Dates, edible sweet fruits, are put to the test in a randomized, controlled trial for cervical ripening.
In the 19th chapter of the Koran, Mary is giving birth to Jesus. I didn’t even know Jesus was in the Koran. The things they don’t teach you in Hebrew school. “And the pains of childbirth drove her to the trunk of a palm tree.” She cries out and is answered by Gabriel, an Archangel and, evidently, an obstetrician. Who knew? Shake the tree, he says, and “it will drop upon you ripe, fresh dates” and you’ll be all better—no epidural necessary.
Do dates really help with labor and delivery? As I explain in my video Best Food for Late Pregnancy, it took a little over 2,000 years, but researchers finally put it to the test. They had some anecdotal evidence that dates might be helpful, but they wanted to know for sure “whether the addition of date fruit for the last few weeks of pregnancy would reduce the need for [labor] induction or augmentation,” which is when drugs are administered to induce uterine contractions to either initiate or accelerate labor. It’s one of the most commonly performed obstetrical procedures in the United States and has increased dramatically over the last few decades—from less than 10 percent of deliveries to now nearly a quarter. There are certainly legitimate medical indications, but they are often done just for “convenience”—and not necessarily the convenience of the patient. The provider may also have perverse financial incentives and other reasons to want to speed things along. Dates might not help with those factors, but might they help foster a normal, spontaneous delivery?
In a prospective study, women either ate six dates a day during their last month of pregnancy or none at all. Those who consumed the fruit had significantly better cervical dilation compared with the non-date subjects and a significantly higher proportion of intact membranes, which is a good thing. And, with significantly fewer drugs administered, “spontaneous labour occurred in 96% of those who consumed dates, compared with 79% women in the non-date fruit consumers.” What’s more, labor for those in the date group was also shorter—about seven hours shorter overall. Therefore, “it is concluded that the consumption of date fruit in the last 4 weeks [of pregnancy] before labour significantly reduced the need for induction and augmentation of labour….The results warrant a randomized controlled trial.” Hold on. The women weren’t randomized? Indeed. In fact, the researchers even commented on how difficult it was to find women who would agree not to eat dates because consuming them “is a part of the cultural beliefs of the population under study.” You can imagine how there may be a variety of differences between the women who ate the dates and those who agreed to go without them that could account for the findings. Maybe the date eaters were more religious, of a higher socio-economic status, or something else completely. Who knows? You could argue you might as well give dates a try since there doesn’t seem to be a downside, but that isn’t good enough for me. I want to know if they actually work, but we didn’t get a randomized, controlled trial until three years later.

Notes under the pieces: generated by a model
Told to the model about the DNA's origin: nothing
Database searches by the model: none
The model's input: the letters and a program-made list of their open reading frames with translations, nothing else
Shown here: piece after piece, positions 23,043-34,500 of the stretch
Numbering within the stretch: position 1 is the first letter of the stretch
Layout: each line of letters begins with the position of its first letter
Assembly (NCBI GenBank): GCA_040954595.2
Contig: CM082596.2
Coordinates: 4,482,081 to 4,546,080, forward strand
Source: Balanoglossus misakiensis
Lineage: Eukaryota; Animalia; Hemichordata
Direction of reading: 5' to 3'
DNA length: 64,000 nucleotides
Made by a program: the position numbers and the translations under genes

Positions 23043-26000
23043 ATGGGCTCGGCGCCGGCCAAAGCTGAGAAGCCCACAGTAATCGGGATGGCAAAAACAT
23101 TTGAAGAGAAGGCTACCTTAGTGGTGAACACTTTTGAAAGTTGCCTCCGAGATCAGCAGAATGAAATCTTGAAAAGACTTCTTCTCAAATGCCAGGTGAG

Researchers studied the effect of late-pregnancy consumption of date fruit on so-called cervical ripening in first-time mothers. In the last few weeks of pregnancy, hormonal changes cause the cervix, the opening to the uterus, to start to ripen, to soften, so it can more easily dilate open when contractions start. “At this stage, the cervix loses its integrated structure, and therefore, it becomes soft and dilated as soon as strong contractions begin.” Through a ripe cervix, you can push out a baby with about 20 pounds of pressure per square inch. If the cervix isn’t there yet, it can require more like 200 pounds of pressure. So, “cervical ripening before the onset of labor is an important factor” if you want a normal vaginal delivery. “The search for a safe, inexpensive, and easy method of [facilitating] cervical ripening is of great significance.” What happened when a couple hundred women were randomized to eat either six or so dates a day or none at all from around the 37th week of pregnancy until their first contraction?
Cervical ripening is rated with a Bishop score. Normally, a score of 5 or less “indicates an unfavorable cervix,” whereas you’re good to go with a score of 8 or more. The average Bishop score in the women randomized to the date group was significantly higher, closer to 8, whereas the date-free group scored down around 5. And, for those in the date group, their cervix was more dilated, too. The researchers concluded that since date fruit is healthy anyway, “full of energy and nutrients, it is recommended for pregnant women to help with cervical ripening, particularly in the last weeks” of their pregnancy.
What about the effects of dates on spontaneous delivery, premature delivery, labor time, and postpartum bleeding? I cover all of that in my video Best Food for Labor and Delivery.
I love to eat dates as snacks, but I also use them in recipes. Here are two from my How Not to Die Cookbook: Date Syrup and a Balsamic Date Glaze. And, as always, all of my proceeds from book sales are donated to charity.
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